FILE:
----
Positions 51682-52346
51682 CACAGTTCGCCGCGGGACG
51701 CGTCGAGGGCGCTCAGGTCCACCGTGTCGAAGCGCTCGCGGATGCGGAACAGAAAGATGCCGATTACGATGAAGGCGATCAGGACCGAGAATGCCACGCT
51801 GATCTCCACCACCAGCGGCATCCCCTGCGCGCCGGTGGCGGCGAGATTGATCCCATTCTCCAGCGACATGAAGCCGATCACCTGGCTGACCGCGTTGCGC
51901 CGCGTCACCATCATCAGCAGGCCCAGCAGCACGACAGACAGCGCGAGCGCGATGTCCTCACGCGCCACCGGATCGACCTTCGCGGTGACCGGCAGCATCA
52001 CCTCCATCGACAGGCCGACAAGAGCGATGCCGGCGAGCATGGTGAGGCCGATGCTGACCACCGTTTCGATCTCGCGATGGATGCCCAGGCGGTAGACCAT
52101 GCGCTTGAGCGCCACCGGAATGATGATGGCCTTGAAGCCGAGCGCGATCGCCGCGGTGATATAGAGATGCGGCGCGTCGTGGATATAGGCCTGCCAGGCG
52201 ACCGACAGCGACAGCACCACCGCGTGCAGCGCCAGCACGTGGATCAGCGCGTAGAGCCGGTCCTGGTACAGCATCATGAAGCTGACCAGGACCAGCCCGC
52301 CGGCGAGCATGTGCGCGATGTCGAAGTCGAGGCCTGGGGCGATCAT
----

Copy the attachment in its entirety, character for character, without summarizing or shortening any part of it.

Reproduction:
Positions 51682-52346
51682 CACAGTTCGCCGCGGGACG
51701 CGTCGAGGGCGCTCAGGTCCACCGTGTCGAAGCGCTCGCGGATGCGGAACAGAAAGATGCCGATTACGATGAAGGCGATCAGGACCGAGAATGCCACGCT
51801 GATCTCCACCACCAGCGGCATCCCCTGCGCGCCGGTGGCGGCGAGATTGATCCCATTCTCCAGCGACATGAAGCCGATCACCTGGCTGACCGCGTTGCGC
51901 CGCGTCACCATCATCAGCAGGCCCAGCAGCACGACAGACAGCGCGAGCGCGATGTCCTCACGCGCCACCGGATCGACCTTCGCGGTGACCGGCAGCATCA
52001 CCTCCATCGACAGGCCGACAAGAGCGATGCCGGCGAGCATGGTGAGGCCGATGCTGACCACCGTTTCGATCTCGCGATGGATGCCCAGGCGGTAGACCAT
52101 GCGCTTGAGCGCCACCGGAATGATGATGGCCTTGAAGCCGAGCGCGATCGCCGCGGTGATATAGAGATGCGGCGCGTCGTGGATATAGGCCTGCCAGGCG
52201 ACCGACAGCGACAGCACCACCGCGTGCAGCGCCAGCACGTGGATCAGCGCGTAGAGCCGGTCCTGGTACAGCATCATGAAGCTGACCAGGACCAGCCCGC
52301 CGGCGAGCATGTGCGCGATGTCGAAGTCGAGGCCTGGGGCGATCAT